Police Press Conference in Ferguson | Facing History & Ourselves

Police Press Conference in Ferguson

Read a transcript of the press conference that took place ten days after Michael Brown’s death and several days after responsibility for security in Ferguson was transferred from local police to the Missouri State Highway Patrol.
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At a Glance

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English — US


  • Civics & Citizenship
  • History
  • Social Studies
  • Democracy & Civic Engagement
  • Racism

Missouri Highway Patrol Captain Ron Johnson Press Conference, 2:21 am, August 19, 2014


Captain Ron Johnson: I want to begin by thanking the brave men and women of law enforcement who tonight took another strong step forward in restoring order to the city of Ferguson. Throughout the night, these officers acted with restraint and calm, despite pockets of disorder and coming under violent attacks on several occasions.

Tonight began peacefully with calm and orderly protests. Other law enforcement officers and I interacted on numerous occasions with protesters who shook hands with officers and expressed their opinions. This was the freedom of expression that we are committed to protecting.

At 9:40 pm more than 200 people walked toward police officers at the corner of West Florissant and Ferguson Avenue. They were loud but not aggressive. They came to the line of police officers, chanted, and then seemed to be turning around and thinning out.

Police did not react. In fact, several of the protesters encouraged the crowd to turn around, indicating their message had been heard, but that's when bottles were thrown from the middle and the back of a large crowd that gathered near and within the media staging area.

These criminal acts came from a tiny minority of lawbreakers, but anyone who has been at these protests understands that there is a dangerous dynamic in the night. It allows a small number of violent agitators to hide in the crowd and then attempt to create chaos. The catalyst can be bottles thrown, Molotov cocktails, and of course shots fired. Protesters are peaceful and respectful. Protesters don't clash with police. They don't throw Molotov cocktails. It is criminals who throw Molotov cocktails and fire shots that endangers lives and property.

In the dark of night, there were at least two people shot. We have been criticized for using SWAT trucks during protests. We did not deploy those into the crowd until things deteriorated, and tonight we used a SWAT truck and another large vehicle to get into a violent, dangerous area to extract a gunshot victim. Those vehicles not only provide protection for officers, tonight they helped us get people who were wounded by gunfire and get them to safety.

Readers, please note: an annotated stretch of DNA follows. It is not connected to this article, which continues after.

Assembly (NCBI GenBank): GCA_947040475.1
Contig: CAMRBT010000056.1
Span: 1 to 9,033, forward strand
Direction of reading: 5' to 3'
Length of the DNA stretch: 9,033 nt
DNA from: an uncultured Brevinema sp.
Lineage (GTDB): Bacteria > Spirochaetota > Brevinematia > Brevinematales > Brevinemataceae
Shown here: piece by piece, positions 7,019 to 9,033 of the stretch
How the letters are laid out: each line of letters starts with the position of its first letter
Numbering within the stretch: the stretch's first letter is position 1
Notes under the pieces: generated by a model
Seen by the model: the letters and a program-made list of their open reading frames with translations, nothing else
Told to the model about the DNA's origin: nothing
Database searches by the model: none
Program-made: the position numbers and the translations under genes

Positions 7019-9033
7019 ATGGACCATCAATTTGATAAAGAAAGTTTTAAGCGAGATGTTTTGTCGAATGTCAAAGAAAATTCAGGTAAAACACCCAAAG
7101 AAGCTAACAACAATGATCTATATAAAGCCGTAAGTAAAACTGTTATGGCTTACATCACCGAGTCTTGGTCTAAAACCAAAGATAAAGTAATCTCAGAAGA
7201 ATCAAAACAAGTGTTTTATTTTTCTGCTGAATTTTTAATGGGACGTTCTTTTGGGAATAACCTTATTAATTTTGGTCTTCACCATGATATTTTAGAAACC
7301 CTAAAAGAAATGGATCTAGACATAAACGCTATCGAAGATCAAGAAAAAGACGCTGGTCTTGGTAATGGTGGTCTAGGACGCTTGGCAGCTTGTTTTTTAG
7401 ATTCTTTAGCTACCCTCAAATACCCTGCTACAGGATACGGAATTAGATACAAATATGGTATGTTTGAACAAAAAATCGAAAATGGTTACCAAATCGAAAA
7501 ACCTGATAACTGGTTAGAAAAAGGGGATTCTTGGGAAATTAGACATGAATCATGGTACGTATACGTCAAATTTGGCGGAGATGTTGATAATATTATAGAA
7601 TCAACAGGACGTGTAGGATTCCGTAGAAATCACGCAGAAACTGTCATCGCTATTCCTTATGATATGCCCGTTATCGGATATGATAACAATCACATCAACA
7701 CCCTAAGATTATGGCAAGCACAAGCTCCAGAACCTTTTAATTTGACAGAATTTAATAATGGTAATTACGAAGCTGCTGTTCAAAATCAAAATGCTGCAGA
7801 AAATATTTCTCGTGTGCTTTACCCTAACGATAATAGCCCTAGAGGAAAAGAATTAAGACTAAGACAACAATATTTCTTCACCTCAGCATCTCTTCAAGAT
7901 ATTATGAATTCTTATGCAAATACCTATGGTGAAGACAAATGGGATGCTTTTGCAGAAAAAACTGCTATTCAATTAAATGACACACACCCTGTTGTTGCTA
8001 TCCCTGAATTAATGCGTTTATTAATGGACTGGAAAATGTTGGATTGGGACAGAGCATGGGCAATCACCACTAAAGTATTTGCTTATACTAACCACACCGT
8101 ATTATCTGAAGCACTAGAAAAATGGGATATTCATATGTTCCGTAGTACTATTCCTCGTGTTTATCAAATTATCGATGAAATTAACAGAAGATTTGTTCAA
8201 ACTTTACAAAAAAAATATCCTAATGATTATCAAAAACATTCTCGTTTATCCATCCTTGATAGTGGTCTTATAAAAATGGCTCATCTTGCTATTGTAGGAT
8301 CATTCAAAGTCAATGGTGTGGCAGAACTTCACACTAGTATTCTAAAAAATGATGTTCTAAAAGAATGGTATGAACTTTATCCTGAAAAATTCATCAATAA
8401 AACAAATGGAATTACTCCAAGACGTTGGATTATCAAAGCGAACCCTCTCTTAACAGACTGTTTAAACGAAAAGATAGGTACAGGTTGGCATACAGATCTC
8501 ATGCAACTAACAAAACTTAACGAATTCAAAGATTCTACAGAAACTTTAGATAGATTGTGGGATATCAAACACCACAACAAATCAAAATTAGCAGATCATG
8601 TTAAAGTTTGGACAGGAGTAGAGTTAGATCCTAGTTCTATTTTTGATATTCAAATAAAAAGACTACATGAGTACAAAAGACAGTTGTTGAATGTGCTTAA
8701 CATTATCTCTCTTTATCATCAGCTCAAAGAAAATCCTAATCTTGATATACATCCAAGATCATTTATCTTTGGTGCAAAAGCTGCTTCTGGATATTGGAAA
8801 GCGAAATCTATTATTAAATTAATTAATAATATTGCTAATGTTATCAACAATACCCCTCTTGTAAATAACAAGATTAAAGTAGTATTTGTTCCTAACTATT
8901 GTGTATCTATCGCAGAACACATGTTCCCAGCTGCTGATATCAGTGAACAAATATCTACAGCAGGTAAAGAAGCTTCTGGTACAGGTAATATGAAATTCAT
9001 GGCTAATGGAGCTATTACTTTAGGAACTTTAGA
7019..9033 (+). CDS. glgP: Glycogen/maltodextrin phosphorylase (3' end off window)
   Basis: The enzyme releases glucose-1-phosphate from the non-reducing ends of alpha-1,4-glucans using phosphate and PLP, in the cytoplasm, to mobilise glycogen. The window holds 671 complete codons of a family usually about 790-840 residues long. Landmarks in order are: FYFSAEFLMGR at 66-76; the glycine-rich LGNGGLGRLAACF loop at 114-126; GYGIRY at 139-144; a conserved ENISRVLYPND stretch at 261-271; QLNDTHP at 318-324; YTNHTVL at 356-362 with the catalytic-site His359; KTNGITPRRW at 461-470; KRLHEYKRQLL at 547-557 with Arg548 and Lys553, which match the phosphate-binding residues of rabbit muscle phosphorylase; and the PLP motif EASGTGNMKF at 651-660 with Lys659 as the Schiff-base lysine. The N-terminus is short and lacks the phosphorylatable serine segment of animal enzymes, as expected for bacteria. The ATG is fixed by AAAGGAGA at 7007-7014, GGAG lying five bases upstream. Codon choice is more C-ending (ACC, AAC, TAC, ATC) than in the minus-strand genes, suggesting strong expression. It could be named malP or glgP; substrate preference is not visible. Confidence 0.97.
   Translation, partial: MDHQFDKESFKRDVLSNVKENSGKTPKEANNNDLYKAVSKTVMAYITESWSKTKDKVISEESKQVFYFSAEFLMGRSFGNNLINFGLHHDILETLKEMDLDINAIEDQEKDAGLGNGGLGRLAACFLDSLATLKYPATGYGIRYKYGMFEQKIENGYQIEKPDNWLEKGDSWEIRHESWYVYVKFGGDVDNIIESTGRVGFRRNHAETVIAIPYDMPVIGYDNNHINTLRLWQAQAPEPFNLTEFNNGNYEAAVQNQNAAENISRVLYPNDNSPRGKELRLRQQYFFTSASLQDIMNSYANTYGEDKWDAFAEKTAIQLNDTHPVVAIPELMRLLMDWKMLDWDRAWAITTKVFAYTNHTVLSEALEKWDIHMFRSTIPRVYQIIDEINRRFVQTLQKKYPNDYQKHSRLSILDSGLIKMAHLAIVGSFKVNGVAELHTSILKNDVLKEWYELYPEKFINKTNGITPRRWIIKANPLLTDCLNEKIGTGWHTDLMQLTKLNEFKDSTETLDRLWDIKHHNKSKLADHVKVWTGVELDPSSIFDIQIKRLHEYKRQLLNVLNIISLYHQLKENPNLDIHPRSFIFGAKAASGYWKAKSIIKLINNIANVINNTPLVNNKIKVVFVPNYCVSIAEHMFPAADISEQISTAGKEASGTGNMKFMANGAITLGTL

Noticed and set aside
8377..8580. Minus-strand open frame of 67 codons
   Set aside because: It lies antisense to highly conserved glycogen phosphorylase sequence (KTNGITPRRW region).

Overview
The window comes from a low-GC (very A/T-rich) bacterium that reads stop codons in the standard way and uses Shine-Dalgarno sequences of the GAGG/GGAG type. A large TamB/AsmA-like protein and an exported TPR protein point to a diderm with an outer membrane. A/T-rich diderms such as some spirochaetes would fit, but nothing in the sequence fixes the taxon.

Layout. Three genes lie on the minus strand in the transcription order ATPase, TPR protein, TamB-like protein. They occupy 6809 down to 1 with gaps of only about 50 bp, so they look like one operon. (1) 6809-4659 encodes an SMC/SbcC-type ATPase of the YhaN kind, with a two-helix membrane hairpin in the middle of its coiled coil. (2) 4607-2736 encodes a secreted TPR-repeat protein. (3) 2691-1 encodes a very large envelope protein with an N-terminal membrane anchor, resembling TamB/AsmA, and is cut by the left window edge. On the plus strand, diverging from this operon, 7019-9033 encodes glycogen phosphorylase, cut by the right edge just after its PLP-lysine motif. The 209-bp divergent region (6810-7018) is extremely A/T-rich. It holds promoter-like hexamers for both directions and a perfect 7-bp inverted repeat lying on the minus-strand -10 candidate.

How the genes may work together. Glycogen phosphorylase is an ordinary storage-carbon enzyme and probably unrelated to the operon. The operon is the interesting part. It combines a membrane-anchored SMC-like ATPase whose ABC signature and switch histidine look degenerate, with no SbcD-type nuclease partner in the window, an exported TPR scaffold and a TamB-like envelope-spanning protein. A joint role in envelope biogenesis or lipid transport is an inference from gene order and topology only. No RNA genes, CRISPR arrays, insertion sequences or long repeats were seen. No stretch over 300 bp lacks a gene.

Tonight there were numerous reports of shots fired, we had two fires, one at a business and one at an unoccupied residence. In the area of West Florissant and Canfield, our officers came under heavy gunfire. Our officer confiscated two guns during a car stop near the media staging area.

These are not acts of protesters, but acts of violent criminals. Our officers acted with professionalism. Once again, not a single bullet fired by officers, despite coming under heavy attack. Four St. Louis county police officers were hit by rocks and bottles and sustained injury.

Because of the dangers posed tonight, I want to encourage the good people of this area to come out and protest tomorrow during the daytime hours. Make your voices heard when you can be seen and you’re not the cover for violent agitators. That is my suggestion. I'd like the people concerned about peace in Ferguson to consider that.

As of 2:00 am, 31 people have been arrested tonight. I've said that many a criminal element that have been coming through Ferguson are not from this area. Tonight some of those arrested came from as far away as New York and California.

I want to address the role of the media in what is going on here. Tonight, media repeatedly had to be asked to return to the sidewalks and get out of the streets when clashes were going on in the streets. If these situations are going on, we need to have that area clear. This is a matter of your safety and the safety of others. We need the roads clear, so that we can safely and quickly remove vehicles to other sectors where people are under threat.


Clearing the roads is a matter of safety. Please clear the roads when asked. Please don't interfere with officers, and let's give attention to the peaceful, not to those determined to disrupt and call attention to themselves. Let's not glamorize the acts of criminals.

Finally, I want to say I am inspired once again tonight by the citizens of this area, who with courage stood in chaotic situations and encouraged the peaceful demonstrations to move on to other areas within the situation as it was deteriorating. They are part of the energy and goodness of this community.

That energy can light up and inspire, and it can help us move past violence. Let us do that together. The people of this community deserve that. The businesses here in Ferguson and all of North County deserve that. We all deserve that.

I want to thank Mrs. Tijera who I saw cleaning up bottles; she came all the way from South County to clean up the streets of West Florissant.

On the table you see two guns that we confiscated tonight. These guns were in a vehicle that we approached that was right across, or near, the media area where each of you were standing. The vehicle pulled into a parking lot, had its windows down, and prior to pulling there, our air unit had followed that vehicle as it had fired shots near the Canfield Apartment. And when our officers approached that vehicle, several of you from the media, who were at the location of West Florissant and Ferguson, began to cross the street and take pictures and walk up, prior to our officers securing that vehicle.